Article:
16. The apparatus of claim 15 wherein the first overhead processor provides a data byte and a parity bit in parallel along with the field of encoded bits.
17. The apparatus of claim 15 wherein the first overhead processor provides the field of encoded bits with a clock signal.
18. The apparatus of claim 17 wherein the clock signal is provided by dividing a system clock signal.
19. The apparatus of claim 11 wherein the first portion of overhead comprises Transport Overhead, and the second portion of overhead comprises Path Overhead.
20. The apparatus of claim 11 wherein the first portion of overhead comprises Section Overhead, and the second portion of overhead comprises Path Overhead.
Description
CROSS-REFERENCE TO RELATED APPLICATION(S)

This application is a continuation-in-part of United States Patent Application entitled “Method and Apparatus for Frame-Based Protocol Processing” to Oreste Basil Varelas and Barry Kazuto Tsuji, named inventors herein, application Ser. No. 09/862,141, filed May 21, 2001, now U.S. Pat. No. 7,158,517 and United States Patent Application entitled “Clock Signal Decoupling for Synchronous Operation” to Oon-Sim Ang, Oreste Basil Varelas and Barry Kazuto Tsuji, named inventors herein, application Ser. No. 09/930,102, filed Aug. 14, 2001, now U.S. Pat. No. 7,042,910 and each of which is assigned to the same assignee, both of which are incorporated by reference as th fully set forth herein.

BACKGROUND OF THE DISCLOSURE

1. Field of the Invention

This invention relates to multiplexing information channels to a single channel, and more particularly to multiplexing data channels to a single channel prior to overhead extraction and insertion.

2. Description of Related Art

In telecommunications protocols, data is typically framed or packetized prior to transmission. In each of these frames or packets, there will be a section containing overhead or header information, and a section that contains data. Overhead or header information typically includes information for routing a transmission, among other types of information.

Referring to FIG. 1, there is shown a block diagram of an exemplary embodiment of Synchronous Transport Signal (STS) frame 10 in accordance with the prior art. STS frame 10 may be any of a variety of levels, conventionally where N is equal to 1, 3, 12, 48, 192, or 768 and data rate is N times 51.84 megabits per second (Mbps); although, N may be an integer coventionally from 1 to 768. As shown in FIG. 1, an STS-3 frame 10 is indicated. Frame 10 comprises section overhead (SOH) 18, line overhead (LOH) 19, and in payload area 12 comprise path overhead (POH) 15 and user data area 14 both of synchronous payload envelope (SPE) 13. STS-3 frame 10 may be provided on a separate channels. So, continuing the above example, STS-N may be channelized.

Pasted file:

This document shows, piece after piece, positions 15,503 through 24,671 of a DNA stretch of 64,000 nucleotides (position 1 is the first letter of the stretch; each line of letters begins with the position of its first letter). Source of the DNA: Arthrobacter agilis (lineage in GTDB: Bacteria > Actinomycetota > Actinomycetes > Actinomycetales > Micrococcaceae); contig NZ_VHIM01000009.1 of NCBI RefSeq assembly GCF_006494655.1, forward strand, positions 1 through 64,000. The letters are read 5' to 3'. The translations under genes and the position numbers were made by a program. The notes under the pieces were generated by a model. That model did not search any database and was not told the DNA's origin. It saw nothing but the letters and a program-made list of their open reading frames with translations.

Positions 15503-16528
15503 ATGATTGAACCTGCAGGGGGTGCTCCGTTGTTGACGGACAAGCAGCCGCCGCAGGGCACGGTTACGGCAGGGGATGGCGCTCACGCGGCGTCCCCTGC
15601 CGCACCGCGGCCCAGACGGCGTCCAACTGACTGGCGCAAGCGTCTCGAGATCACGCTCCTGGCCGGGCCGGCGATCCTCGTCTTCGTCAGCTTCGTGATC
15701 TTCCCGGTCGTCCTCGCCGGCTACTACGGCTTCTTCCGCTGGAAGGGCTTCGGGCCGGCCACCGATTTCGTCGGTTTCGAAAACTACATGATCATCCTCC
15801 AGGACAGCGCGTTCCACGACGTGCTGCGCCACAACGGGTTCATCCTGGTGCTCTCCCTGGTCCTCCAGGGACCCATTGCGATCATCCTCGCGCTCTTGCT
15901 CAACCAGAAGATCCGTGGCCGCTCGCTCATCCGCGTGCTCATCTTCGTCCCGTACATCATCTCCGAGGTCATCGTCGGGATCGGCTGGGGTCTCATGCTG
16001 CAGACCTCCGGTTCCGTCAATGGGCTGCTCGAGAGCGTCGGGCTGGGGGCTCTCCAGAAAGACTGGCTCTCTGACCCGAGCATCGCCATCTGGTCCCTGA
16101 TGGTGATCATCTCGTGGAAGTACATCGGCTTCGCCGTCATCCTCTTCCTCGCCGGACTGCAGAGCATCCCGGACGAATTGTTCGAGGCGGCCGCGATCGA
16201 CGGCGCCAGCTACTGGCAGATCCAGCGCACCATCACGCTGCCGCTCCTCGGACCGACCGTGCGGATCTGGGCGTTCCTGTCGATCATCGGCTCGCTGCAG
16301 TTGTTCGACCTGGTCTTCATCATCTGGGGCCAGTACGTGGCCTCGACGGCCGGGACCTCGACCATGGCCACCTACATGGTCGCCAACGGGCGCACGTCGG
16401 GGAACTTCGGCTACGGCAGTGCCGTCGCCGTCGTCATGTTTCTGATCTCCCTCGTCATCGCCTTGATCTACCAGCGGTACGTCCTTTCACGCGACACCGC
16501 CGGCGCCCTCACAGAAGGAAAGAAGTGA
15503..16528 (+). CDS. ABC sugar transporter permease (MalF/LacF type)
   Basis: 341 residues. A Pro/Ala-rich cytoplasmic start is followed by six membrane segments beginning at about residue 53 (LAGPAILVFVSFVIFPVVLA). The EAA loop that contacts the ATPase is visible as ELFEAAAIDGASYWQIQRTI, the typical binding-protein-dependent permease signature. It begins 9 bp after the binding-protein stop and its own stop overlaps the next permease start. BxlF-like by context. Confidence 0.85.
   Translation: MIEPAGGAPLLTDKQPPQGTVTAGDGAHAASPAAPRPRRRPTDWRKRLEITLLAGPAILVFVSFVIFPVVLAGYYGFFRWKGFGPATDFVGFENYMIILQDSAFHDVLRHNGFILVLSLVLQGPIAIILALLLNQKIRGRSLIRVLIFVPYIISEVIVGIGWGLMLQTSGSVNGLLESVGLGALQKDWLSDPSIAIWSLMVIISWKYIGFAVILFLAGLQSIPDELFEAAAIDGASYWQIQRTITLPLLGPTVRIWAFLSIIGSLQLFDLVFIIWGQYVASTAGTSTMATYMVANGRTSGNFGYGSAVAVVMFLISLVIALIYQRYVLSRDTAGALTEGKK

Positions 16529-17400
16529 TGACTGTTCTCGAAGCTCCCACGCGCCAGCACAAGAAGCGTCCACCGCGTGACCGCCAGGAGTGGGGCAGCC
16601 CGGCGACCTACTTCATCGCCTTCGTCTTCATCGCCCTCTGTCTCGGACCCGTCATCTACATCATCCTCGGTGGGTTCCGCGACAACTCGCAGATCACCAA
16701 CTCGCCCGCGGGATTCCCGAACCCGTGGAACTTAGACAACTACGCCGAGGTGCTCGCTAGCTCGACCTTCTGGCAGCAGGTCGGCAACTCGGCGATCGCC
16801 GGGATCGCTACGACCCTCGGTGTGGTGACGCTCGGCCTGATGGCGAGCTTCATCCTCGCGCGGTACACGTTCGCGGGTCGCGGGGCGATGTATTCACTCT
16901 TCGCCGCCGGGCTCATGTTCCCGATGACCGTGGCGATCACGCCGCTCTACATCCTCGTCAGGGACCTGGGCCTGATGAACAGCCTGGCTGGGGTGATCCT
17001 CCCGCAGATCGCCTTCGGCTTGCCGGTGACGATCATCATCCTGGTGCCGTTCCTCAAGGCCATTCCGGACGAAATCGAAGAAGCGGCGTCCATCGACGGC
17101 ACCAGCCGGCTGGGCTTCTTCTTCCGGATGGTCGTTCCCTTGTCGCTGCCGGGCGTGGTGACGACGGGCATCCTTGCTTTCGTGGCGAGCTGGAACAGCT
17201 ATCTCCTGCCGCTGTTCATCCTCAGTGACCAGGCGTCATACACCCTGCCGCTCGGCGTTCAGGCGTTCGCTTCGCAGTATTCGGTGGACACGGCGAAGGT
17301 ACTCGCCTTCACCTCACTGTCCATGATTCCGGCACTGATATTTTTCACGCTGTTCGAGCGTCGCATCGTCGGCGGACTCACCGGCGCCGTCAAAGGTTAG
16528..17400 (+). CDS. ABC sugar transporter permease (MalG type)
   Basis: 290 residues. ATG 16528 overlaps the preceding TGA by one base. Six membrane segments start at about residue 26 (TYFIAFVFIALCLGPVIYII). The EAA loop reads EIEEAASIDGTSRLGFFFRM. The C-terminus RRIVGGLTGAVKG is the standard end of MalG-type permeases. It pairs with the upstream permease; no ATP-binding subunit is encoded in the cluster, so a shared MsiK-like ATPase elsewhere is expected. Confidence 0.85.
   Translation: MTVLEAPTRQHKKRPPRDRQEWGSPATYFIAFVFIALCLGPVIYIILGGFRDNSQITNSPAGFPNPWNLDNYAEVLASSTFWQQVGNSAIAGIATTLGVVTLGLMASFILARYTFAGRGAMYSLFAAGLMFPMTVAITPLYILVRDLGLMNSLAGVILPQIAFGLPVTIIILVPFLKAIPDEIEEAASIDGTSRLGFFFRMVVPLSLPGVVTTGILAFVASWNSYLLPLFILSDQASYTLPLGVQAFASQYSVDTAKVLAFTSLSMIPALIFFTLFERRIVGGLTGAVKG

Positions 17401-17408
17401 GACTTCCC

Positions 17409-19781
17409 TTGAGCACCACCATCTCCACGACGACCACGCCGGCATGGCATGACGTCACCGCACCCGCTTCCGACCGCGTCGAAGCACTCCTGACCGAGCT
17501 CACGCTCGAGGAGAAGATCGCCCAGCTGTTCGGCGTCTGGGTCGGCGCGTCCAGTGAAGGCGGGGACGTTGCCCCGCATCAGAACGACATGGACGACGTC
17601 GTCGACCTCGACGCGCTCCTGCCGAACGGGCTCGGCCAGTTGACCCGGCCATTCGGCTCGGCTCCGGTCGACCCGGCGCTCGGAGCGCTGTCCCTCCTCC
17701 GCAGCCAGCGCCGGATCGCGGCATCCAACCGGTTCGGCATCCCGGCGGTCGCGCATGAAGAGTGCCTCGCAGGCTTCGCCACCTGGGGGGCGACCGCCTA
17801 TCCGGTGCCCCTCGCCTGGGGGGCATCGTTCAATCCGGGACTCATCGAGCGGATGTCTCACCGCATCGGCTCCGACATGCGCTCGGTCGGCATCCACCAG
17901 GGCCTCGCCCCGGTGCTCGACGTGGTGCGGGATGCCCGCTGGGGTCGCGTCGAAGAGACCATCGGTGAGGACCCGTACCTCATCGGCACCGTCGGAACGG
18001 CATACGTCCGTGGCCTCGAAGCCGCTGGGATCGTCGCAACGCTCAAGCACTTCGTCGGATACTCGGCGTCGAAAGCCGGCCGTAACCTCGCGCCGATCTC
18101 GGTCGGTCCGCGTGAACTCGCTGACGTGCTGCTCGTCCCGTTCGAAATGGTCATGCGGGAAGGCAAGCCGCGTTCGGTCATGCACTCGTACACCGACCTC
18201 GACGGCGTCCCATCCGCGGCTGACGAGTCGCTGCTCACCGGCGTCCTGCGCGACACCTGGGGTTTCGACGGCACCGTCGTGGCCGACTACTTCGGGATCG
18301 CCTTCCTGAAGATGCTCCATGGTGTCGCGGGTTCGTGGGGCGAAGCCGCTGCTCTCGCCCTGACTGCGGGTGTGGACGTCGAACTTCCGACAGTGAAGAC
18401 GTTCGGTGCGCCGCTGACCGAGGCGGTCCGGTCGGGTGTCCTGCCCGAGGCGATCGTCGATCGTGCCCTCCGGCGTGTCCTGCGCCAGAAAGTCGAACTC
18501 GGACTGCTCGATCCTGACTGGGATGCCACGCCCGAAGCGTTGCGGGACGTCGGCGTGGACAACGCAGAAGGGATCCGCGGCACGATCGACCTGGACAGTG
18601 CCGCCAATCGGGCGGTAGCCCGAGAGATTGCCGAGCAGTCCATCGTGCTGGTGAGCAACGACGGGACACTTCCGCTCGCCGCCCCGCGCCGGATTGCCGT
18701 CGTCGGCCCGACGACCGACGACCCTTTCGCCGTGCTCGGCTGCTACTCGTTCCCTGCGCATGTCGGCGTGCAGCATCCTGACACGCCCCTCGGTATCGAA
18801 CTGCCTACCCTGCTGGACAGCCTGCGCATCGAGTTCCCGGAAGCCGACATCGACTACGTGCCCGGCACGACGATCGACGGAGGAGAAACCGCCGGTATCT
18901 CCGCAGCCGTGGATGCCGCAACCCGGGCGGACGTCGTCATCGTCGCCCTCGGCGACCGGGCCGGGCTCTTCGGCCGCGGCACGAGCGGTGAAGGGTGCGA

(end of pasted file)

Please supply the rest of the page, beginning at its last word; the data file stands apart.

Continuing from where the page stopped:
In multi-channel physical layer devices, individual pins associated with each field in each individual channel header are conventionally provided. Other multi-channel physical layer devices have distinct pins for all header information for each channel. Accordingly, depending on the number of channels as well as complexity of a protocol employed, each type of the physical layer devices mentioned above result in a device with significantly large number for a pin count as N is increased. It should be appreciated that this pin count is conventionally doubled owing having both a transmit path and a receive path. Conventionally, both paths have the same number of pins associated with overhead bytes for their respective data path.

Because data rate may vary slightly from one STS channel to the next STS channel, absence of alignment of data causes problems with respect to extracting overhead. One signal may be at 51.84 megabits per second while another data rate on another channel is slightly higher and yet another data rate on yet another channel is slightly lower than that data transmission rate. Accordingly, overhead from such signals is extracted and inserted separately for each data rate-varying channel. In other words, there is an independent extraction port and an independent insertion port for each channel. This, however, uses a substantial number of pins.

Accordingly, it would be desirable to provide an interface with a lower pin count, and more particularly to reduce pin count on both transmit and receive sides.

SUMMARY OF INVENTION

The present invention provides method and apparatus for encoding overhead. More particularly, a method for encoding overhead is provided. Overhead is obtained. A row location encoding, a column location encoding, a frame number encoding and a channel number encoding are provided for the obtained overhead. These encodings are assembled to provide a field of encoded overhead information.